These past few days more than enough snow has fallen on the north east, and as I write, here in the mid-west we are bracing for ice and snow in the next few days, with 6-10inches forecast! Snow shovels are at the ready. The winter Olympics start this weekend and we have been told a lot of the snow has been man made! How sad! Today, I share with you a short beautiful poem Cynthia in the Snow and as you read it please note that the word snow never appears, but in the title! This poem dates back to 1956 and the poet Gwendolyn Brooks, became the first Black woman inducted into the American Academy of Arts and Literature. Born in Topeka, Kansas, in 1917, the family soon moved to Chicago, where Brooks lived the rest of her life, dying in 2000. Today’s poem was written in the midst of the Civil Rights movement of the 50s and 60s and the poem can be read and reread with so many meanings – especially of her life in a Chicago suburb and the suppression and silencing of the voices of her community by the white community. Ponder this poem, and if snow is falling, read it aloud. Then reread it and ponder its deeper truth, which hurts.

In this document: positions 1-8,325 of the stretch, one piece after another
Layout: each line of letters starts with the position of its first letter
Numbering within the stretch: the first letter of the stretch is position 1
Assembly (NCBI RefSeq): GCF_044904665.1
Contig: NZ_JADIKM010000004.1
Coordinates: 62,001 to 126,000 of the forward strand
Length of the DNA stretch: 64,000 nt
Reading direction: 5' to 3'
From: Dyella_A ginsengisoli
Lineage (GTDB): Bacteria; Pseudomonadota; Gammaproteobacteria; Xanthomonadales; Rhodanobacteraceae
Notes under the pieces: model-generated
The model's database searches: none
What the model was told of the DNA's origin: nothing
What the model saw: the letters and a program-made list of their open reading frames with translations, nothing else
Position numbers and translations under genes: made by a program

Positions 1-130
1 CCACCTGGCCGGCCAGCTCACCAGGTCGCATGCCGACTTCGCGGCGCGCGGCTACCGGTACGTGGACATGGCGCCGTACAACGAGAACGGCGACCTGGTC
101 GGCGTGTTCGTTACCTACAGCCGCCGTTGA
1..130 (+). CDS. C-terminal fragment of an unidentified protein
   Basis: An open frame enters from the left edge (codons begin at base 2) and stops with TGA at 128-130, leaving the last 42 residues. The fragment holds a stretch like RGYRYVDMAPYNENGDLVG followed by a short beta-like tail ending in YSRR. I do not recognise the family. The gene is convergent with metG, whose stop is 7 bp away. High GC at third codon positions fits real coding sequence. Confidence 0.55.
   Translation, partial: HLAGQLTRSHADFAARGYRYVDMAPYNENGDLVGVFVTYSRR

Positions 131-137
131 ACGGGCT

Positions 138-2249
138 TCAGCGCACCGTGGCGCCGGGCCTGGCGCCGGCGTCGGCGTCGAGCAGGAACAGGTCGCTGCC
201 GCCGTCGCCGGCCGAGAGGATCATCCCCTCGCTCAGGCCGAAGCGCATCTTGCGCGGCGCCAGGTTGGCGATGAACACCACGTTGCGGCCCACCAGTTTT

Cynthia in The Snow
It hushes
The loudness in the road.
It flitter-twitters
And laughs away from me.
It laughs a lovely whiteness
And whitely whirs away,
To be
Some otherwhere,
Still white as milk or shirts.
So beautiful it hurts. Gwendolyn Brooks.

God of Creation
to you I offer my morning prayer.
As daylight chases away
the darkness of the night,
so bring me into this new day and
help me to live in your hope and love.
Soon evening will arrive, slowly but surely
might the darkness bring rest not fear,
might the night offer a safe silence.
This is my prayer for everyone,
this is my prayer
day and night,
night and day. Amen.

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